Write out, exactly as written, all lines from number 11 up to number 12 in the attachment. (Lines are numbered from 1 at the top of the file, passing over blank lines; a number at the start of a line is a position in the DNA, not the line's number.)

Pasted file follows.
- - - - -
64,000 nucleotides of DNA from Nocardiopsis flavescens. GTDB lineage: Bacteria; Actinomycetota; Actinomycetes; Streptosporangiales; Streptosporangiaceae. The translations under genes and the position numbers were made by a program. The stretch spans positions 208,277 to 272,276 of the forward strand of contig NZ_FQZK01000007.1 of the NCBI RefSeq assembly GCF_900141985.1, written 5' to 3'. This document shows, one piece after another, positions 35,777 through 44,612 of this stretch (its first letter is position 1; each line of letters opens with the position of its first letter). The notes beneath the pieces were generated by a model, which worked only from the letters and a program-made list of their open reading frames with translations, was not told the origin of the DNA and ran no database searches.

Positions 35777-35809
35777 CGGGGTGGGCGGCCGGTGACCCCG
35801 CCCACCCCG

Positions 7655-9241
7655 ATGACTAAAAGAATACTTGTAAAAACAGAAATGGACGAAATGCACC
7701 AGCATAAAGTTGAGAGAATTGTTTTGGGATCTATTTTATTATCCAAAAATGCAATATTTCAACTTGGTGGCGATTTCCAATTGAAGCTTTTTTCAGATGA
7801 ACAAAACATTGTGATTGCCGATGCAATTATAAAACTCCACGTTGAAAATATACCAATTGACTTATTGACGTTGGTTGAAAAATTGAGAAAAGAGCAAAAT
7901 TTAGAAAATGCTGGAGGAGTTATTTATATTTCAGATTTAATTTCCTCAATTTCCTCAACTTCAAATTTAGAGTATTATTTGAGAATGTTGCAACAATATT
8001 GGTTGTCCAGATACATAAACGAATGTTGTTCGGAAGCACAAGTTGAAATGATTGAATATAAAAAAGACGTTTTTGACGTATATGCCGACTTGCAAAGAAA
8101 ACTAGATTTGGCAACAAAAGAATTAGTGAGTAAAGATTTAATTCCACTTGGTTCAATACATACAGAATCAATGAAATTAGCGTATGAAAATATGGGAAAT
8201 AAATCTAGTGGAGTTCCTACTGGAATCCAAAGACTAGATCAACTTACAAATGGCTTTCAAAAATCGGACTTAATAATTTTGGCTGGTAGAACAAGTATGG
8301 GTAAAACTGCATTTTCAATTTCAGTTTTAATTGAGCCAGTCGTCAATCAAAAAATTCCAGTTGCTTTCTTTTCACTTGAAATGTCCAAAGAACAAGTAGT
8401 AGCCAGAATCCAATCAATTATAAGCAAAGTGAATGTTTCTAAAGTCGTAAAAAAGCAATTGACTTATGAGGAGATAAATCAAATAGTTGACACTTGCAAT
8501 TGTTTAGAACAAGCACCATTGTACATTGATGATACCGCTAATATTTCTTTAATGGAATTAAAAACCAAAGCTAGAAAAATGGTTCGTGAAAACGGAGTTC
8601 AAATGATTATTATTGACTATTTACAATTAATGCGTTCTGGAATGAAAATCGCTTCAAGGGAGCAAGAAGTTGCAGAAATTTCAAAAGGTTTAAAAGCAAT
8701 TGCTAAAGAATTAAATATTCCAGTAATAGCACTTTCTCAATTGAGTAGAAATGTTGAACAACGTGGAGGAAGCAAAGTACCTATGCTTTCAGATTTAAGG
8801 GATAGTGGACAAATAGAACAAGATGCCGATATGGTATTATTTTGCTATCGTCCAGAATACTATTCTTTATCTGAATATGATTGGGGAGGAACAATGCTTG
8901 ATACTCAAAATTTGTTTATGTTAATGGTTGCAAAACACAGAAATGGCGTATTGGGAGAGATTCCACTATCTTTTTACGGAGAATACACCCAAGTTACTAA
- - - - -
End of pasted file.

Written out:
8101 ACTAGATTTGGCAACAAAAGAATTAGTGAGTAAAGATTTAATTCCACTTGGTTCAATACATACAGAATCAATGAAATTAGCGTATGAAAATATGGGAAAT
8201 AAATCTAGTGGAGTTCCTACTGGAATCCAAAGACTAGATCAACTTACAAATGGCTTTCAAAAATCGGACTTAATAATTTTGGCTGGTAGAACAAGTATGG